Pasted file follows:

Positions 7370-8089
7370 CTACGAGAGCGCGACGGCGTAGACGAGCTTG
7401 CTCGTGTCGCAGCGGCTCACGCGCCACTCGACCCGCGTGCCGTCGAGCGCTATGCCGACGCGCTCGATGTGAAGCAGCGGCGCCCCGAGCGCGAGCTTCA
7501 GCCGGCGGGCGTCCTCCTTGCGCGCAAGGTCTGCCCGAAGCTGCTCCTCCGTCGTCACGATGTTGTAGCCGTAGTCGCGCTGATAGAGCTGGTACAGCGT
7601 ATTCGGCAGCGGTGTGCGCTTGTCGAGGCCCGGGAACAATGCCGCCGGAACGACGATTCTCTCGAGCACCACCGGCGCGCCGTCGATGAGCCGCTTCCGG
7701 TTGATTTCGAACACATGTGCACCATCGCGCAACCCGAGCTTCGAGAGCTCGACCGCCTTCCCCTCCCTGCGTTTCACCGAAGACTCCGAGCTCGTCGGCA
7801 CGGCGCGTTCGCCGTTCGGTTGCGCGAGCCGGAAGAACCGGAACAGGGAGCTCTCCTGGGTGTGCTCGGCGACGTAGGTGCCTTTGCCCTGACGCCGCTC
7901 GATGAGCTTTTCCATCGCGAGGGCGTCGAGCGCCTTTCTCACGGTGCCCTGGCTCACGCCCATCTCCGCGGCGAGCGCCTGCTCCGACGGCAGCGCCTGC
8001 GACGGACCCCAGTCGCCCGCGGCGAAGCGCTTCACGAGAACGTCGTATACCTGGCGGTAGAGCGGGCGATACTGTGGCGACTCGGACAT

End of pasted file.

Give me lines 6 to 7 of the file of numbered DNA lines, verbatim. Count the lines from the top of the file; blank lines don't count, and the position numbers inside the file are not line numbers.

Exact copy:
7701 TTGATTTCGAACACATGTGCACCATCGCGCAACCCGAGCTTCGAGAGCTCGACCGCCTTCCCCTCCCTGCGTTTCACCGAAGACTCCGAGCTCGTCGGCA
7801 CGGCGCGTTCGCCGTTCGGTTGCGCGAGCCGGAAGAACCGGAACAGGGAGCTCTCCTGGGTGTGCTCGGCGACGTAGGTGCCTTTGCCCTGACGCCGCTC